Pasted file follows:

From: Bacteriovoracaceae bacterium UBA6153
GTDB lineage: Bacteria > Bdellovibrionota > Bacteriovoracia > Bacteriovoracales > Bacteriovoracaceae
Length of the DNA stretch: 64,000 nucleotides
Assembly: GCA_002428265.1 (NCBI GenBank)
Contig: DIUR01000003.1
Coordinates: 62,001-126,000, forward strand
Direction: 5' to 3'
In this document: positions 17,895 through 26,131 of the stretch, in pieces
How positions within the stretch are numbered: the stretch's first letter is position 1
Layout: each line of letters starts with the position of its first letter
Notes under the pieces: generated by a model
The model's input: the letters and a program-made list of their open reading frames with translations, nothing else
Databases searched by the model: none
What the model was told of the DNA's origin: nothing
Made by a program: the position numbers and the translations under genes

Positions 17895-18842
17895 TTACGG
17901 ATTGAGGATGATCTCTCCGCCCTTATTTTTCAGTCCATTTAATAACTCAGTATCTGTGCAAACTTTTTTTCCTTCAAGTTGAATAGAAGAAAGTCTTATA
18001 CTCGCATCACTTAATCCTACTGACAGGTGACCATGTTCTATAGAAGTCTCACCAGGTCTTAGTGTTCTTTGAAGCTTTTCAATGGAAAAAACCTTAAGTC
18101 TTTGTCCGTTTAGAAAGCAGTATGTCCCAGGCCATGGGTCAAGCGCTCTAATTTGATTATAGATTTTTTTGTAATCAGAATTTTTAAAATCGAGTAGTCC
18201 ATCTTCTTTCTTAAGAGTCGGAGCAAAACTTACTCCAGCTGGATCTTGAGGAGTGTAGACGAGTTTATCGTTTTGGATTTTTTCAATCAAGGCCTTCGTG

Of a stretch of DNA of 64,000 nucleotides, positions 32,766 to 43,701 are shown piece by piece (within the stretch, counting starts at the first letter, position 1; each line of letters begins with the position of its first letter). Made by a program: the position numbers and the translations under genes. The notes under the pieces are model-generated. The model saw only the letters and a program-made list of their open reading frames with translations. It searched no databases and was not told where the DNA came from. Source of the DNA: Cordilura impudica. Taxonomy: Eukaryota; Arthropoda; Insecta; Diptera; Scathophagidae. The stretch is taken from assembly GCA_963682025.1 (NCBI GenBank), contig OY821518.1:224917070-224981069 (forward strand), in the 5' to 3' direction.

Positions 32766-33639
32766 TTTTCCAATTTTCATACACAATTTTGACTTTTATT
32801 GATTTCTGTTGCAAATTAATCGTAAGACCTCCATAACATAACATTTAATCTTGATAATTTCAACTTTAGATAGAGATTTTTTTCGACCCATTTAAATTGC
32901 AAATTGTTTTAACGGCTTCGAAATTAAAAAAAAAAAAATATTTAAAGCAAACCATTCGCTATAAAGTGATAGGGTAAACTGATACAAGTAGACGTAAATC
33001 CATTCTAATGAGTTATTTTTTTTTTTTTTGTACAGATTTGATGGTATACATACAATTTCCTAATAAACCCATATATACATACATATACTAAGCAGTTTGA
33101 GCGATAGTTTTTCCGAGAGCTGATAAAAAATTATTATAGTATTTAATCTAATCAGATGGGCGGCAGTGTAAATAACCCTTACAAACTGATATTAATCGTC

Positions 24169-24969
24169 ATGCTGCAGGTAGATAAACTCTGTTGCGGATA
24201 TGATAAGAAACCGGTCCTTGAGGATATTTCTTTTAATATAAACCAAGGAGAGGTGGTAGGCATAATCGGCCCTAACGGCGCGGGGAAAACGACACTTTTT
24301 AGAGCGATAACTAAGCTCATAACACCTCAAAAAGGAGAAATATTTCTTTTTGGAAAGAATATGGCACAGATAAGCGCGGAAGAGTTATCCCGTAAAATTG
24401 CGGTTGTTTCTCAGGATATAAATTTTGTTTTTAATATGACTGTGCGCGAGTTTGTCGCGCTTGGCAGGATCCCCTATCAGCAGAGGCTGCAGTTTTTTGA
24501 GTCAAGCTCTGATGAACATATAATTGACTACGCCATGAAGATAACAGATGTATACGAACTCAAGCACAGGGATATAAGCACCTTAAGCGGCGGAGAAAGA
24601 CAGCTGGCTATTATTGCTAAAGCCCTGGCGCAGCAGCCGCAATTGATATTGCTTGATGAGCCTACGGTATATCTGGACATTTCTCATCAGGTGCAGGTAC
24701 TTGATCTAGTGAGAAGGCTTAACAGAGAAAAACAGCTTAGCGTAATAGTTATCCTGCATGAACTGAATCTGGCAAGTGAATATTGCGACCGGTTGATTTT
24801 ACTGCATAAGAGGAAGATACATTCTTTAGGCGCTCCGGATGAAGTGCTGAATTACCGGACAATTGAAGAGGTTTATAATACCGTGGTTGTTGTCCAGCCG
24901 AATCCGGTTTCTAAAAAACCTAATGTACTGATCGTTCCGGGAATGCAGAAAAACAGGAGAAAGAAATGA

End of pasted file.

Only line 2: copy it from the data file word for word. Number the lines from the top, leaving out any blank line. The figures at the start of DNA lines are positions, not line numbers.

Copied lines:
GTDB lineage: Bacteria > Bdellovibrionota > Bacteriovoracia > Bacteriovoracales > Bacteriovoracaceae